"Dot com all right always it was some of that stupid movie what's actually happening on the campaign trail well Joe Biden's gaps are piling up air ambulance worrying some of his supporters side so he there was this one and while he was in Iowa him we went on a special yeah huge plus a lot of it's rather of the couple and stuck out for me one is a poor poor kids are smart as white kids are for kids are just as bright injustice tells white kids so you're saying anybody poor is I mean you're equating poverty with okay like me first of all that can be offensive to both sides because punya I was a poor white kid I mean go to Appalachia there's plenty of a poor white kids who are not considered to be the next Einstein so that was a bit of a mess up and then what else yeah we sure unity over division we choose science over fiction which truth over fax troops troop over factors which is running away with just you know what here's the one thing I will say this because I was like wait what this as as an objective observer of the scene and I'm one of the few that can actually say that it does show you something Biden is such a poor candidate and they may run into the Hillary Clinton thing again with a poor candidate the can't win but the but it's pretty obvious to primary voters if this guy's six hundred and ten years old and probably lost his fastball if you ever had a fast ball but he still remains like ten points ahead of anyone else I think yeah and the good news there is.
"appalachia" Discussed on The Bill Simmons Podcast
"This is what they call the sung Appalachia Appalachia. The best people to make weird rap music titles are either really stoned adult musicians or eleven year old kids because that's how you come up with Appalachia. I gotta tell you. I didn't hate it. That's the part. Listen professional wrestler rapper. I've got to possible job vocations for feel good. I feel like he's warming up to me though today. He is he that anyways. You get seem in his underwear. It was totally. 'cause I was like it's halftime. And I want to get some shots up because I saw your hoop, and then I go daddy Eighty looked looked like. like okay. Clearly was it. So you put the Piazza. No. Go ahead. You wanna shoot some hoops? And I didn't know 'cause you know, he's like, look, I'm just a stranger basically in his house, and he was into it immediately. So I was like you want to go outside hoops. He goes. Yeah. Definitely. And then I looked at him standing. There is underwear I go should I take my pants off. Probably. Yes. And he was like no throws it. It's. The big week for female, personal trader Pantelis basketball. Nobody look I'm great with kids. People wonder if I hate kids, I love kids. I just I don't have any. That's all you kids killed it on March thirtieth. I take. How does he know about the Mariners six and seven? Fishy. Fish getting giggle hair. Hey, thanks to dissolve on. Thanks to hashtag talked. Thrones..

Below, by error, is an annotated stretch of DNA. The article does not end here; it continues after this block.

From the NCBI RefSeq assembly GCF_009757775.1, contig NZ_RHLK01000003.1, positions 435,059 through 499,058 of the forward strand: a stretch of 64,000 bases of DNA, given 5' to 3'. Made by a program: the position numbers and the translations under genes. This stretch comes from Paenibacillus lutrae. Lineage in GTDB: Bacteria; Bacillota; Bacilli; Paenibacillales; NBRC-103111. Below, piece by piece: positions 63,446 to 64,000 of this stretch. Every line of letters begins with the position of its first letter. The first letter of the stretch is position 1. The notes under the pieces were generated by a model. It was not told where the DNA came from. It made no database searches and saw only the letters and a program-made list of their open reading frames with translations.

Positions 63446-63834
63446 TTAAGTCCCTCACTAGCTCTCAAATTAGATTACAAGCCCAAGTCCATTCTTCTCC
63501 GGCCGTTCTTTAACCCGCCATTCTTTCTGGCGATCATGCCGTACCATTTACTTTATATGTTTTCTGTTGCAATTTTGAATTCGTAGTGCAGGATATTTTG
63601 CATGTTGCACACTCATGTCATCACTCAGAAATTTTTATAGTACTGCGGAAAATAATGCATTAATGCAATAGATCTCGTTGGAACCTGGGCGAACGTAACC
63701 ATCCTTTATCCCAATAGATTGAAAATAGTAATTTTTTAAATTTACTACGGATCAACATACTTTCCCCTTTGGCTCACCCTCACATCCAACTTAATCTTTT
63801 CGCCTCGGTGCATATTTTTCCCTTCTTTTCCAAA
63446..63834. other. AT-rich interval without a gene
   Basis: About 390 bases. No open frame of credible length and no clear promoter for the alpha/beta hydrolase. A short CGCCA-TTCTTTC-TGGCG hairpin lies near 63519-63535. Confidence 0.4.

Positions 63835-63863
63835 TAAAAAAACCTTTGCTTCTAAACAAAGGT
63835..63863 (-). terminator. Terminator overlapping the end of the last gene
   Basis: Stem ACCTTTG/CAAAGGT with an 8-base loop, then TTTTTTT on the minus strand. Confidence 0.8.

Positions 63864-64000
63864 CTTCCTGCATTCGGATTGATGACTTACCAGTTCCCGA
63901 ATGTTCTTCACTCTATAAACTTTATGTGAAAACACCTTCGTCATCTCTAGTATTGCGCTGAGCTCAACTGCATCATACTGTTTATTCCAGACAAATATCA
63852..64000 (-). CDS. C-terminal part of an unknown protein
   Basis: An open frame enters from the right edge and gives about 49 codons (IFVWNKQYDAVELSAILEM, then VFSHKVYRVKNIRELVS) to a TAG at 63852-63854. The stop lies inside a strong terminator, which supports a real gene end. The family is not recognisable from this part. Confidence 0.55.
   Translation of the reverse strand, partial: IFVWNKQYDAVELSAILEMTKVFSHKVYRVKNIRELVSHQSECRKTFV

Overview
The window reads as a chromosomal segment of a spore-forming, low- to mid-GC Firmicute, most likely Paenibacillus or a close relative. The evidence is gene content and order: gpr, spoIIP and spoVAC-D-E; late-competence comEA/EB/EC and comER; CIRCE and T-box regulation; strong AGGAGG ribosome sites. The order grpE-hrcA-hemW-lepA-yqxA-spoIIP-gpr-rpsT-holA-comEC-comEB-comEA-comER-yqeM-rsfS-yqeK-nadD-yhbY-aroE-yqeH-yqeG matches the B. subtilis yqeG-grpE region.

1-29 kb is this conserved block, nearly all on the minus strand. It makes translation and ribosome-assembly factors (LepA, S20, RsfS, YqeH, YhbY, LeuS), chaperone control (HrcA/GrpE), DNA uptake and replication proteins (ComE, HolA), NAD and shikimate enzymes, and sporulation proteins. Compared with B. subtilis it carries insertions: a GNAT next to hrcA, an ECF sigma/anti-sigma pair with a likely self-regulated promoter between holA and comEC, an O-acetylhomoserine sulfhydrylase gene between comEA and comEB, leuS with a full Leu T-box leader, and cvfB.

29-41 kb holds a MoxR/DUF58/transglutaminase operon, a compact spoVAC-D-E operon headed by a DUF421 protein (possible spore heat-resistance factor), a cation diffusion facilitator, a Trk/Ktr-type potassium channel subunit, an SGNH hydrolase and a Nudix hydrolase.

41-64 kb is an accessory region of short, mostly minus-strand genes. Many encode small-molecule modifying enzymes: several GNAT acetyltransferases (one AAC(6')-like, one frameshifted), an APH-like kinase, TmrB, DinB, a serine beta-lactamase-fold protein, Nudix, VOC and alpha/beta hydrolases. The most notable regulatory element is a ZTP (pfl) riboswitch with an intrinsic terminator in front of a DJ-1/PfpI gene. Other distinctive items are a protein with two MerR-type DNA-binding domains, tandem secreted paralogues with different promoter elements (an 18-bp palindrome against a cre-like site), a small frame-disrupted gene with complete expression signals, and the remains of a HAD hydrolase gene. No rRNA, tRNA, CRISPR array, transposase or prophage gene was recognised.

"appalachia" Discussed on AP News
"On Portugals Madeira Island has killed more than two dozen tourists mostly from Germany the bus ran off a wind deer road and rolled down a hillside. In Strasbourg, France. The bells are ringing at churches, dare and across the globe. As a sign of solidarity for the Notre Dame cathedral in Paris. This is AP radio news. Prosecutors in Appalachia announce a big crackdown on prescribers of opioid chart sixty people including thirty one doctors for their roles in illegal prescribing and distributing of opioids and other dangerous drugs Brian Benz cow. Ski is the US assistant attorney general approximately three hundred and fifty thousand opioid prescriptions and more than thirty two million pills. And what would that look like the equivalent of a dose of opioids for every man woman in child across the states of Ohio, Kentucky, Tennessee, Alabama and West Virginia. West Virginia and Ohio have regularly been among the states with the highest opioid overdose death rates. I'm Shelley Adler. There's some groceries coming to the international space station. Northrop Grumman's Antares rocket blasted off today from Virginia bringing food and other supplies. I'm Jacky Quin AP radio news. Doing good work that matters. That's what a career at Mantech means from protecting our satellites in space to protecting our warfighters in the field. And we are passionate about empowering our people to be their best by providing unparalleled job, mobility, and offering a free bachelor's or master's degree in cyber cloud computing, the men and women it meant take pride in doing the tough work that keeps our country safe. Do you have what it takes to join our team?.
"appalachia" Discussed on KDWN 720AM